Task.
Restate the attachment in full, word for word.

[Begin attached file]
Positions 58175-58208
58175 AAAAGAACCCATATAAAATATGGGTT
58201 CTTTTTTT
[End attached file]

Positions 58175-58208
58175 AAAAGAACCCATATAAAATATGGGTT
58201 CTTTTTTT